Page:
Kiss of Death

Kiss of Death

I only learnt this year that the term ‘Kiss of death’ – arguably comes from Judas betraying Jesus with a kiss.  

Some people argue it was a Maffia phrase - if the Don gave you a kiss it was a sign that your future was …let’s say bleak! But it is not hard to see how that Mafia phrase comes from Judas - a kiss to point out the one to take away – a kiss of death – the death to come. In fact the ‘kiss of death’ is a relatively recent phrase. Before 1940  people were more likely to say a ‘Judas Kiss’. 

Learning this origin of the phrase reminded me of the painful irony -  that packaged in something intended to convey closeness and warmth of a relationship – a kiss – Jesus is betrayed.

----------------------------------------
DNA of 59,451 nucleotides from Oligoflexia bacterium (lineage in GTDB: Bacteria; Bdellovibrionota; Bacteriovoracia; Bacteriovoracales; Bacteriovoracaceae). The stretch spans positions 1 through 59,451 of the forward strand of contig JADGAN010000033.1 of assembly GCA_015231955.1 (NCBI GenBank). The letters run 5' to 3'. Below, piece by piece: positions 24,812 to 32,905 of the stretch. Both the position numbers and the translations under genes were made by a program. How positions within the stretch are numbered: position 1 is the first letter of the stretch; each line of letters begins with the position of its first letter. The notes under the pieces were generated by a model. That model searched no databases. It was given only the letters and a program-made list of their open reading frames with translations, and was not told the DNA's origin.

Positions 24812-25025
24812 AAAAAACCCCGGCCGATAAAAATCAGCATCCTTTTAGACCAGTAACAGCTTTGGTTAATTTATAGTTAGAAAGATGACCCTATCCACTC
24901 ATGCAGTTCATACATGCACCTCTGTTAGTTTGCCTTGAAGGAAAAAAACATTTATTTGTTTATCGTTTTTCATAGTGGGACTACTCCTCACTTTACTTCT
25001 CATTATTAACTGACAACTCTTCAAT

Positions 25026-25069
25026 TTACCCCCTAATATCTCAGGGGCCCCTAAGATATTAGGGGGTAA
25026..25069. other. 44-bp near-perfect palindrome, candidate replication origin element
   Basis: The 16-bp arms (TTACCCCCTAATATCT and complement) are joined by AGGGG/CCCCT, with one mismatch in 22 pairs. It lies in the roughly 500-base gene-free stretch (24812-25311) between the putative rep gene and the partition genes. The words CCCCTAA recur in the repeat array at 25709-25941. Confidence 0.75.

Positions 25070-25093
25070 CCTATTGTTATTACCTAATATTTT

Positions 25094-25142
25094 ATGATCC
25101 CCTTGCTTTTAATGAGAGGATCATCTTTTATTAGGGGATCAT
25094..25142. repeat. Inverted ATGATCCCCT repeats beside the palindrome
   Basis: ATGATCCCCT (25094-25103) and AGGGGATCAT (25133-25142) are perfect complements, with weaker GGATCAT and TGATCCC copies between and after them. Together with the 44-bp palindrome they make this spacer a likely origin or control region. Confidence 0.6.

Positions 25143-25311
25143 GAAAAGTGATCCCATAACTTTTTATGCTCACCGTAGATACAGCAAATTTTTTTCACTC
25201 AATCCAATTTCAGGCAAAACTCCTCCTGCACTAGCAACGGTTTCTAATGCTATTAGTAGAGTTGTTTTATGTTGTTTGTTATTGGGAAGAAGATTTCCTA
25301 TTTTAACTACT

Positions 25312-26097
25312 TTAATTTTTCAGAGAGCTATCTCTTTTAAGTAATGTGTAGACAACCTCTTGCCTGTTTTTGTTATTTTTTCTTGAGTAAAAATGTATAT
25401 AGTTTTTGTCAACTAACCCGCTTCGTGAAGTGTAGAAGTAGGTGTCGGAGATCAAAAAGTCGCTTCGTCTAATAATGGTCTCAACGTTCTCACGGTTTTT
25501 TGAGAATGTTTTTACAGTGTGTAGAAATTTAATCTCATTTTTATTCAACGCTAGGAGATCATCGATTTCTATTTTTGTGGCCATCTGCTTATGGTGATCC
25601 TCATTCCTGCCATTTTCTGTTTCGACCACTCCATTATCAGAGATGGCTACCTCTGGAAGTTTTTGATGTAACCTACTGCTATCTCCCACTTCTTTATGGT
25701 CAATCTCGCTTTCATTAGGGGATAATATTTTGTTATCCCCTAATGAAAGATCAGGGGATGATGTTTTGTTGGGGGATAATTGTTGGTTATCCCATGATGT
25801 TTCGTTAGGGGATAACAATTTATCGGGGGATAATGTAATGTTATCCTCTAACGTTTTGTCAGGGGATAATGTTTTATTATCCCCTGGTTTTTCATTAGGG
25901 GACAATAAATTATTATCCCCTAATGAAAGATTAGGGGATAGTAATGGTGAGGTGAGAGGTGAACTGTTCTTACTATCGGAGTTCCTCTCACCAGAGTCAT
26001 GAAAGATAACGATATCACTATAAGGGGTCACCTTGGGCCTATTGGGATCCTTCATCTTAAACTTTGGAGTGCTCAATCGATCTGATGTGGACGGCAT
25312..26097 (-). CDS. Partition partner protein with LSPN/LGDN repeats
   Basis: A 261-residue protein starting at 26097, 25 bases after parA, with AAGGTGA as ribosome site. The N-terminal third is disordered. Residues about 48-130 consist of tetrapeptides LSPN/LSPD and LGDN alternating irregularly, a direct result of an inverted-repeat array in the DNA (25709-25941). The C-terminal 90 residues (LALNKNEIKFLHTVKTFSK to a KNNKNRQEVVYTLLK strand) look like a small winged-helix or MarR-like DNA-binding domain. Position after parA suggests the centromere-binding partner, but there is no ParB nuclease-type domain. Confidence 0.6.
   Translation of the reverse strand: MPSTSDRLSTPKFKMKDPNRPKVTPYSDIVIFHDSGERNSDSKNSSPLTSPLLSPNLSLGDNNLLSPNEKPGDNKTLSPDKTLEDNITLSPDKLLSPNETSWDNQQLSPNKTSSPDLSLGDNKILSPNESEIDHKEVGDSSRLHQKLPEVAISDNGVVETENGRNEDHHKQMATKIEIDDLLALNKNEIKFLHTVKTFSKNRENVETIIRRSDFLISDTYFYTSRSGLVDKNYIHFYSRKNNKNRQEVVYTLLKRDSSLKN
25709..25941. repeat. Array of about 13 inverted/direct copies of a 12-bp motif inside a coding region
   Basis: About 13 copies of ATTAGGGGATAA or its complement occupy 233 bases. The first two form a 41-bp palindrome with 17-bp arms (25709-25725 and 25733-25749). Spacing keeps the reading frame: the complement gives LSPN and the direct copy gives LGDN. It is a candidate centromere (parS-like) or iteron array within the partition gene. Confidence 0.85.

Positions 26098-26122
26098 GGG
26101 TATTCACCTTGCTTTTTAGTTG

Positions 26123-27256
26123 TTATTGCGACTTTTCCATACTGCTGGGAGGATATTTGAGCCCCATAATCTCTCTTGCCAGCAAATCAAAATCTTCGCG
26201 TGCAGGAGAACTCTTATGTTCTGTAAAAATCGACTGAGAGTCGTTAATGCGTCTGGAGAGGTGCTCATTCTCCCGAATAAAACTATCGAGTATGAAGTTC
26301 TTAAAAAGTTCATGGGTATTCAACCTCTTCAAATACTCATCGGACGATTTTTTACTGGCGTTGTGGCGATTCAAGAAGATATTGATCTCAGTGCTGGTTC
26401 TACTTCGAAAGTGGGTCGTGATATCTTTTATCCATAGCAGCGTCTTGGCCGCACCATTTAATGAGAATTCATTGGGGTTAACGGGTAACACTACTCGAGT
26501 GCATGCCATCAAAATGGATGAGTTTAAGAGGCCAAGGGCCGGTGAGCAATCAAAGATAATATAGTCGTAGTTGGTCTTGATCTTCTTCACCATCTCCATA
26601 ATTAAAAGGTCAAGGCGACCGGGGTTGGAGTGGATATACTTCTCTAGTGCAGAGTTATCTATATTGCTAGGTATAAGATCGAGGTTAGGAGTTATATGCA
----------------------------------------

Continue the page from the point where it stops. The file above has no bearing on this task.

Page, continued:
Thinking of this reminded me of an old piece of writing about kisses by Karen Hall printed in ‘Rap, Rhyme and Reason’ by Anita Haigh (Scripture Union) 

It is a very short reading about kisses which could be used on Good Friday or any other time as a reflective reading. Karen Hall writes: 

‘There are ‘Aah, goo! What a lovely baby then? Type kisses

There are ‘There, there! Don’t cry – Mummy’ll kiss it better type kisses.

There are sloppy yukky, ‘Auntie’s come to visit’ type kisses

There are ‘At last we’re alone’ type kisses.

There are ‘With this ring I thee wed’ type kisses.


There is the kiss 

which says,

‘This is the man you want – kill him.’



Mother's Day - a day to celebrate and navigate

Mother's Day - a day to celebrate and navigate